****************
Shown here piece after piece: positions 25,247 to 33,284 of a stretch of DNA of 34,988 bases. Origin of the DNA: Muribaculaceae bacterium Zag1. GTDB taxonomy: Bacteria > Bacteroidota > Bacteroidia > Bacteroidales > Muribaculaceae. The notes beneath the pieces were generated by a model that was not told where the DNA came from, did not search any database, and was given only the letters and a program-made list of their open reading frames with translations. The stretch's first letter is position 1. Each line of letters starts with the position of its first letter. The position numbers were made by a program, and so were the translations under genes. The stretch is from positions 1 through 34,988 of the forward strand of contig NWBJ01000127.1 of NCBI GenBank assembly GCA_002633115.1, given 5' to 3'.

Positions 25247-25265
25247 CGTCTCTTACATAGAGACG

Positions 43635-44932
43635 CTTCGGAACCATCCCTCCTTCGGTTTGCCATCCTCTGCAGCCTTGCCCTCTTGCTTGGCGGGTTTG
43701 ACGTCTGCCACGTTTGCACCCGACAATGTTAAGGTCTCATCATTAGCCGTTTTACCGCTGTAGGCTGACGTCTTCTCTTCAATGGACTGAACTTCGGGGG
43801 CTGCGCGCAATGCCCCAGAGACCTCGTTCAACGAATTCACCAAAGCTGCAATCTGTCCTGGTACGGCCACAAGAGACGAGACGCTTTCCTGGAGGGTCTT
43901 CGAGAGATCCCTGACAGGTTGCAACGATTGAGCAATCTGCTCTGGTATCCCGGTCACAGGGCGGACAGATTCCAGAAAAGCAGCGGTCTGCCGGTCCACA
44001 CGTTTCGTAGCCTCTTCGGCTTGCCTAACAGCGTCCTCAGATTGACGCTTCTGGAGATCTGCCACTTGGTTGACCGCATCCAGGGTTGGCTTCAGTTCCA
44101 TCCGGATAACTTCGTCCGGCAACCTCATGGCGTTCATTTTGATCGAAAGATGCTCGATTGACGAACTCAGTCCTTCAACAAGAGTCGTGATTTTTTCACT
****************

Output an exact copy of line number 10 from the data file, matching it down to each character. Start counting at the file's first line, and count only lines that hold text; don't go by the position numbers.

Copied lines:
44101 TCCGGATAACTTCGTCCGGCAACCTCATGGCGTTCATTTTGATCGAAAGATGCTCGATTGACGAACTCAGTCCTTCAACAAGAGTCGTGATTTTTTCACT